Our living arrangements couldn't be better.  Our sponsor is the Forest Lake Baptist Church, which was right in the center of the tornado's path.  The church suffered roof damage, as well as lost several stained glass windows, but has been a beacon to the community, offering refuge immediately after the tornado in fear of another, as well as providing a relief center with supplies, much like the Salvation Army.  We are staying at the church in their "youth chamber," basically the basement.  We have a fully functioning kitchen, air conditioning, a game room, and they have been provided with a shower trailer from the Texas Baptist Convention, which is also air conditioned and provides laundry services.  Our gracious hosts, Debbie and Kyle (church couple) make sure we have everything we need, including providing a hot meal for us every night.  How fortunate we are to be provided with such gracious accommodations during a time like this.

Words do not do the destruction justice, so here are some of the pictures I have taken since I have been here.  I will try and update our work here as often as possible.

Sunday, June 12, 2011

Roll Tide

We arrived in Big Bend late Thursday afternoon.  Our sponsor, Laura met us at the trail crew bunkhouse where we would be camping.  She seemed really cool.  She herself is an AmeriCorps NCCC alum and actually worked in Big Bend as a Corps Member, now she is the Trail Crew Leader in the park.  She gave us Friday off to explore the park a little and get settled in to our camp.  The view around the campsite was beautiful.  We could see the "window" where the sun sets and were camping in a basin surrounded by the Chisos Mountains.

Friday, we got up early to try and beat the heat and went hiking on the Lost Mine Trail.  It was a pretty easy hike. It was five miles round trip up to a beautiful view of the Chisos.  It took us most of the morning to hike, so we decided to just relax for the afternoon.  That afternoon we got word from Denver that we would be leaving Big Bend on Sunday to go to Tuscaloosa, Alabama to help with the recovery efforts from the tornado.  We all had mixed feelings.  Obviously we were all excited to be going to help in an area that is clearly in need, but were disappointed we wouldn't get to spend time in this beautiful area.  We decided that we would make the most of our last day on Saturday, so we got up and made a huge breakfast and headed for the Hot Spring. 
The Hot Spring is a popular location in the park.  It houses ruins to a Hotel/Spa from the 1940's.  There were the remains of a general store, what looked like rooms, and one other building, as well as one of the hot springs.  We checked out the ruins on our way to the Hot Spring, but the Rio Grande was the real high light.  It is pretty low for this time of year, but the current was still surprisingly strong.  A few of us walked across and touched the rocks on the other side, claiming we had touched Mexico even though anything in the water is considered neutral territory, neither here nor there.  It was really cool to swim there and enjoy the afternoon with the team.

We left today and made it to Stephensville, TX.  We will stop tomorrow night in Mississippi and arrive in Tuscaloosa on Tuesday.  We will be working with CitiIMPACT Ministries, through a local Baptist church.  We have orientation as soon as we get there and jump head first into work on Wednesday morning.  As a team we are going to "assume the details and enhance distribution of supplies."  We will also be helping to develop another volunteer center, which will house 1-200 volunteers at any given time.  Finally, we will also be involved in developing a long term recovery plan, including case management.  The project will definitely be emotionally intense, but I am looking forward to going down there and making a difference for these people.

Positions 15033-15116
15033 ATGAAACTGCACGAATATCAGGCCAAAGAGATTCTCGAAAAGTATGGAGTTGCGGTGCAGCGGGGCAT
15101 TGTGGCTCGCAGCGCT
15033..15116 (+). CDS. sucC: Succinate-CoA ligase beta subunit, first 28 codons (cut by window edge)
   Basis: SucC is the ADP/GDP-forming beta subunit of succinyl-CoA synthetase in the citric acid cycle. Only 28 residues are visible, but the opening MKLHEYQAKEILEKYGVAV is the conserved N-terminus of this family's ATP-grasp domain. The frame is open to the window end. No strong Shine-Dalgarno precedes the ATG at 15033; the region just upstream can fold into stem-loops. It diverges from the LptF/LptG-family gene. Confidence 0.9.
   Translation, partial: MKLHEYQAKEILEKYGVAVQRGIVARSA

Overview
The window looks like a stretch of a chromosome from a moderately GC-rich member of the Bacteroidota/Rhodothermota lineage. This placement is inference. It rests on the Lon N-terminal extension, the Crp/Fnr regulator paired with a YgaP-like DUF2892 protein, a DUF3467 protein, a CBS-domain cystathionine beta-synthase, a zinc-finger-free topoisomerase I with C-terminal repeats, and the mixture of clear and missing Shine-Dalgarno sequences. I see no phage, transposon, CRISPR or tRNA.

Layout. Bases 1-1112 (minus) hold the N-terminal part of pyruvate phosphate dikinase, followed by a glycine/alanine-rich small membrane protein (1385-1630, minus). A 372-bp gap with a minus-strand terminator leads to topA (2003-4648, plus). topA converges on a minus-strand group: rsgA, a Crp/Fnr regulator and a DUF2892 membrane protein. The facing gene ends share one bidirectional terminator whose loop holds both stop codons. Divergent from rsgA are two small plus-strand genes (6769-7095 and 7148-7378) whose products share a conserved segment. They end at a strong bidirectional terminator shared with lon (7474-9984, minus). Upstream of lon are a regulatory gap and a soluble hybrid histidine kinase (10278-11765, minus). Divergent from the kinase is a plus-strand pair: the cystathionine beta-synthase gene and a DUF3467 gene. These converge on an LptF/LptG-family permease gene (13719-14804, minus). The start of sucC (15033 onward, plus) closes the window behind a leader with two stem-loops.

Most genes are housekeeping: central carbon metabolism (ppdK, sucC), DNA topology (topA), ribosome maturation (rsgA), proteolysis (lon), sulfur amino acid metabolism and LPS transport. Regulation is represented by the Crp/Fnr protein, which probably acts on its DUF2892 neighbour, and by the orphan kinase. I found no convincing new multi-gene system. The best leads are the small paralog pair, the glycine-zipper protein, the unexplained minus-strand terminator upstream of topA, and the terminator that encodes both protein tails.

As of now, I do not have a mailing address, however, as soon as I get one I will post it.  Look for stories about the work I am doing here, the people I am meeting, and the stories they have to tell!

Wednesday, June 8, 2011

Good Bye Houston, Hello Big Bend

We left Houston today, and I can't say I will miss it.  I loved the work, but the city was huge and the humidity was a killer.  We ended up completing 25 roofs all together.  It certainly didn't meet the original expectation of 99, but with the houses we were given, I don't think we could have completed anymore.  Most of the homes we worked on needed their entire roof covered, rather than a lot of houses that just needed patchwork.  I know that we made a difference to those that we helped, but I am disappointed we couldn't get to everyone.  Our sponsor couldn't tell us what would happen to the other homes and whether or not they would be helped.  It is sad to think that some of these people might lose their homes that have been in their families for years and years.

Having Arlyn and Madison come visit for the weekend was great.  It was definitely a pleasure to have them both and just the taste of home I needed to make it through.  Their flights were delayed on the way on Friday, but they made it to me by Friday evening thank goodness.  We spent the weekend catching up, going out to eat, shopping, and going out.  We visited the aquarium and had a picnic in the park with my team.  I love getting together with them, we never miss a beat.  I felt like we had just gotten together the weekend before.  I was sad to see them leave, but I assured them I would be home soon enough.  If they were upset, I would never survive.

Now, my team and I are on our way to Big Bend National Park.  I will be camping there for the next seven weeks unless we are called for disaster, which I feel is a slim possibility at this point.  While at the park we will be doing general trail maintenance, re-vegetation, and helping host a Day of Service in Terlingua.  It is going to be tough with high temperatures and little access to the internet or cell service, not to mention Chris and my communication is only once every several weeks.  Y'all be thinking about me, and write me letters!